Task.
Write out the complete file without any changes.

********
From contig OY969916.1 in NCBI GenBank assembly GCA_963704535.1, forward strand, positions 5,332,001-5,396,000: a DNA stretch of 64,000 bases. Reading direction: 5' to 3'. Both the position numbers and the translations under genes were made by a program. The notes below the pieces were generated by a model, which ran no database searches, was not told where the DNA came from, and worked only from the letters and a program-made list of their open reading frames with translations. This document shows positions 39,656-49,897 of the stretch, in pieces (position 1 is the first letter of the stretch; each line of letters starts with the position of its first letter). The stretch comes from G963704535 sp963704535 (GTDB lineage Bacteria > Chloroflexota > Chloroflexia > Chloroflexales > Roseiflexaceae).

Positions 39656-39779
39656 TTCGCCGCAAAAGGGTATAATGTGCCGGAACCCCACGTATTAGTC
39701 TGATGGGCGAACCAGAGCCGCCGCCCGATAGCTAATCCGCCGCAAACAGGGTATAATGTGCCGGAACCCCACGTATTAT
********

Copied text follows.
From contig OY969916.1 in NCBI GenBank assembly GCA_963704535.1, forward strand, positions 5,332,001-5,396,000: a DNA stretch of 64,000 bases. Reading direction: 5' to 3'. Both the position numbers and the translations under genes were made by a program. The notes below the pieces were generated by a model, which ran no database searches, was not told where the DNA came from, and worked only from the letters and a program-made list of their open reading frames with translations. This document shows positions 39,656-49,897 of the stretch, in pieces (position 1 is the first letter of the stretch; each line of letters starts with the position of its first letter). The stretch comes from G963704535 sp963704535 (GTDB lineage Bacteria > Chloroflexota > Chloroflexia > Chloroflexales > Roseiflexaceae).

Positions 39656-39779
39656 TTCGCCGCAAAAGGGTATAATGTGCCGGAACCCCACGTATTAGTC
39701 TGATGGGCGAACCAGAGCCGCCGCCCGATAGCTAATCCGCCGCAAACAGGGTATAATGTGCCGGAACCCCACGTATTAT